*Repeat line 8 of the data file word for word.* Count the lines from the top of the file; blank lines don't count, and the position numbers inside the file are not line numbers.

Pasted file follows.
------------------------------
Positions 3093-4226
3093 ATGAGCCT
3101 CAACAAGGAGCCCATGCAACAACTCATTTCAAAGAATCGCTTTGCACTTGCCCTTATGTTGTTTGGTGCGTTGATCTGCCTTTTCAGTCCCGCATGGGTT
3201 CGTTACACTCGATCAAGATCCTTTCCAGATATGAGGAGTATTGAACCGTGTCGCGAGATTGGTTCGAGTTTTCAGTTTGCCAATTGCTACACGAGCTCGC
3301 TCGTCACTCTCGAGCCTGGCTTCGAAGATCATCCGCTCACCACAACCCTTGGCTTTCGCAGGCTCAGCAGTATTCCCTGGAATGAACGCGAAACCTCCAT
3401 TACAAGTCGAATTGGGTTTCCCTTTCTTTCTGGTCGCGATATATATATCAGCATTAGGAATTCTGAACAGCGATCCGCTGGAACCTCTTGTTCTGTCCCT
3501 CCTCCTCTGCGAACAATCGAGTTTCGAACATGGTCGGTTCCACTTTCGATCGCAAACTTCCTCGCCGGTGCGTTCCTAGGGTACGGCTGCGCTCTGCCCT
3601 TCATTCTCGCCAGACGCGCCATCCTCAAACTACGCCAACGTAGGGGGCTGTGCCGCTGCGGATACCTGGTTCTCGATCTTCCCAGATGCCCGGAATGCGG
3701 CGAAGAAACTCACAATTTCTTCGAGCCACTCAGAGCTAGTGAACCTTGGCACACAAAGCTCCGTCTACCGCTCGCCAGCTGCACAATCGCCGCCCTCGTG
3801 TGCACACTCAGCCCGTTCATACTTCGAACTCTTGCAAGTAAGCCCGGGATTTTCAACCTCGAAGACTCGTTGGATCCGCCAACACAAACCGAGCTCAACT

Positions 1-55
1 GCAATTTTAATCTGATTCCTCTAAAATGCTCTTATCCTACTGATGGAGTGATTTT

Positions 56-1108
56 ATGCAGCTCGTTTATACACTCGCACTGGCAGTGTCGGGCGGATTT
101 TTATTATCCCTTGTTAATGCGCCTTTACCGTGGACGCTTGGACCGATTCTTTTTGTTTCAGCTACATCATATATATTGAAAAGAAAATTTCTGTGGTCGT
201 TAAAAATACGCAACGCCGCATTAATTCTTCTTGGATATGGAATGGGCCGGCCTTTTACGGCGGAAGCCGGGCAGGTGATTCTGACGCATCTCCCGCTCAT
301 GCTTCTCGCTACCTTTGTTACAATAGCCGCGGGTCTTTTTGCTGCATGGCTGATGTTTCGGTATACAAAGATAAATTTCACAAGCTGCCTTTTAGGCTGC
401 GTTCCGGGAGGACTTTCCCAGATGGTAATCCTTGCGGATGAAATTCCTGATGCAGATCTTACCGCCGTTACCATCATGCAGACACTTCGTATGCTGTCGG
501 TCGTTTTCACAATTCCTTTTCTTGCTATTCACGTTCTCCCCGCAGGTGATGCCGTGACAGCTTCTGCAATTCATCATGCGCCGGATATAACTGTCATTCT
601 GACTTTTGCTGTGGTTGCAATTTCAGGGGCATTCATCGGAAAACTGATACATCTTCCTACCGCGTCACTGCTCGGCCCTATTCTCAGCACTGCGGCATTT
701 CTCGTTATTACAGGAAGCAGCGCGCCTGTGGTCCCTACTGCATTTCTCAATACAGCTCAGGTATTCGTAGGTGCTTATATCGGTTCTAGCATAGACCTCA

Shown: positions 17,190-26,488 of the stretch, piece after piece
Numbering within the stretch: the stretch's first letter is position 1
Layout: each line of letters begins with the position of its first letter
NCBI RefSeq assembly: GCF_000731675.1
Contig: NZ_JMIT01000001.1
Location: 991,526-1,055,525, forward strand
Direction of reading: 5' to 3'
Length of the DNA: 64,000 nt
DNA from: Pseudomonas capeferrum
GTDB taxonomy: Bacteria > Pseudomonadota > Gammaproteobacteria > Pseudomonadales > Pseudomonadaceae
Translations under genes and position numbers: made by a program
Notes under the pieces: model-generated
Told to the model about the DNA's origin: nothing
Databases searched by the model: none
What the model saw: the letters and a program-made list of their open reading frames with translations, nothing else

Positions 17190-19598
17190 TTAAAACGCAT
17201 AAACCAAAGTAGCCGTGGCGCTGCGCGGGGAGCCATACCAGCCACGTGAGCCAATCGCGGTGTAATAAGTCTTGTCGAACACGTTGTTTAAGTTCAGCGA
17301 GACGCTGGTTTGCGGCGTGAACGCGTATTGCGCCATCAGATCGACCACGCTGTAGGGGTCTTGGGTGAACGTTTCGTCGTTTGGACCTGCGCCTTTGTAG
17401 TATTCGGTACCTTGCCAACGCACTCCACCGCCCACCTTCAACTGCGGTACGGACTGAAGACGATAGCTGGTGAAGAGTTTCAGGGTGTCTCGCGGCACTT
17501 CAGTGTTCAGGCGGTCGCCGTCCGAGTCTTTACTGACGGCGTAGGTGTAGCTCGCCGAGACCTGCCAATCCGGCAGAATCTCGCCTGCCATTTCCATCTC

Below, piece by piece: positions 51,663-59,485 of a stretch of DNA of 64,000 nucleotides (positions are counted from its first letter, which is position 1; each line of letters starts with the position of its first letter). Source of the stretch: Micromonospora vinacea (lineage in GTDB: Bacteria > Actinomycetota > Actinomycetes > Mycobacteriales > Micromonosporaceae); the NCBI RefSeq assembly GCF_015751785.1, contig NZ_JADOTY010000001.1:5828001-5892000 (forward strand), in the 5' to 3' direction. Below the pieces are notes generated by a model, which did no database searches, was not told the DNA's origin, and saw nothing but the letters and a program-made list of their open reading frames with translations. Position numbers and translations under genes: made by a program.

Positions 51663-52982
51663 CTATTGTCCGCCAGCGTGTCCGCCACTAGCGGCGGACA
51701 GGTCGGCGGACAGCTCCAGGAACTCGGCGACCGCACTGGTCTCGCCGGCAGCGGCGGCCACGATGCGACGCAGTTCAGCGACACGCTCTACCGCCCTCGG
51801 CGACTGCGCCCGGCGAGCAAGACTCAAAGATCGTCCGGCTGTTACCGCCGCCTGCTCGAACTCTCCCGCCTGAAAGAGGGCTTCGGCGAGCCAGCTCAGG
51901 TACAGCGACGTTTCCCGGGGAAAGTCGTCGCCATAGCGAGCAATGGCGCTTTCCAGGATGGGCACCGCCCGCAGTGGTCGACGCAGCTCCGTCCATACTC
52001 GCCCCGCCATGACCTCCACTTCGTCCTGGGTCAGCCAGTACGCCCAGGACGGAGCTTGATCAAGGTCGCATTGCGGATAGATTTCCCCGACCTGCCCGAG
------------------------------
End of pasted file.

3601 TCATTCTCGCCAGACGCGCCATCCTCAAACTACGCCAACGTAGGGGGCTGTGCCGCTGCGGATACCTGGTTCTCGATCTTCCCAGATGCCCGGAATGCGG